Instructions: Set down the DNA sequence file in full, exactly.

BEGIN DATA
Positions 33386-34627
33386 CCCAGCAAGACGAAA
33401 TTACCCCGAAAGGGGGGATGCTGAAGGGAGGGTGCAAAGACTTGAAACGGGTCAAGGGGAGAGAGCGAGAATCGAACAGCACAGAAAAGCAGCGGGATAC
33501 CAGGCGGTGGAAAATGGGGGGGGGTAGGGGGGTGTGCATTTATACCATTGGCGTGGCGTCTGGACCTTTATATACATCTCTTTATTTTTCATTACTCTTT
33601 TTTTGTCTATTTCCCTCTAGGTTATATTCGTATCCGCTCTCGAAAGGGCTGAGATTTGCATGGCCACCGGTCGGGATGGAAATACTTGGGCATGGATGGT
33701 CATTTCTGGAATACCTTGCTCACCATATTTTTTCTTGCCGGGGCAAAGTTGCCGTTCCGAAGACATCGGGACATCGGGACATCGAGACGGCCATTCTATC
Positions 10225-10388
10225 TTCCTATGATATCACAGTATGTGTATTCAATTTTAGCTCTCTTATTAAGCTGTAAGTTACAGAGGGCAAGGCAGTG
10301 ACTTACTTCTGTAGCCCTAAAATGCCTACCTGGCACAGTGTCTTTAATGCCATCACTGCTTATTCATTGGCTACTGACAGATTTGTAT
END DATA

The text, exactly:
Positions 33386-34627
33386 CCCAGCAAGACGAAA
33401 TTACCCCGAAAGGGGGGATGCTGAAGGGAGGGTGCAAAGACTTGAAACGGGTCAAGGGGAGAGAGCGAGAATCGAACAGCACAGAAAAGCAGCGGGATAC
33501 CAGGCGGTGGAAAATGGGGGGGGGTAGGGGGGTGTGCATTTATACCATTGGCGTGGCGTCTGGACCTTTATATACATCTCTTTATTTTTCATTACTCTTT
33601 TTTTGTCTATTTCCCTCTAGGTTATATTCGTATCCGCTCTCGAAAGGGCTGAGATTTGCATGGCCACCGGTCGGGATGGAAATACTTGGGCATGGATGGT
33701 CATTTCTGGAATACCTTGCTCACCATATTTTTTCTTGCCGGGGCAAAGTTGCCGTTCCGAAGACATCGGGACATCGGGACATCGAGACGGCCATTCTATC
Positions 10225-10388
10225 TTCCTATGATATCACAGTATGTGTATTCAATTTTAGCTCTCTTATTAAGCTGTAAGTTACAGAGGGCAAGGCAGTG
10301 ACTTACTTCTGTAGCCCTAAAATGCCTACCTGGCACAGTGTCTTTAATGCCATCACTGCTTATTCATTGGCTACTGACAGATTTGTAT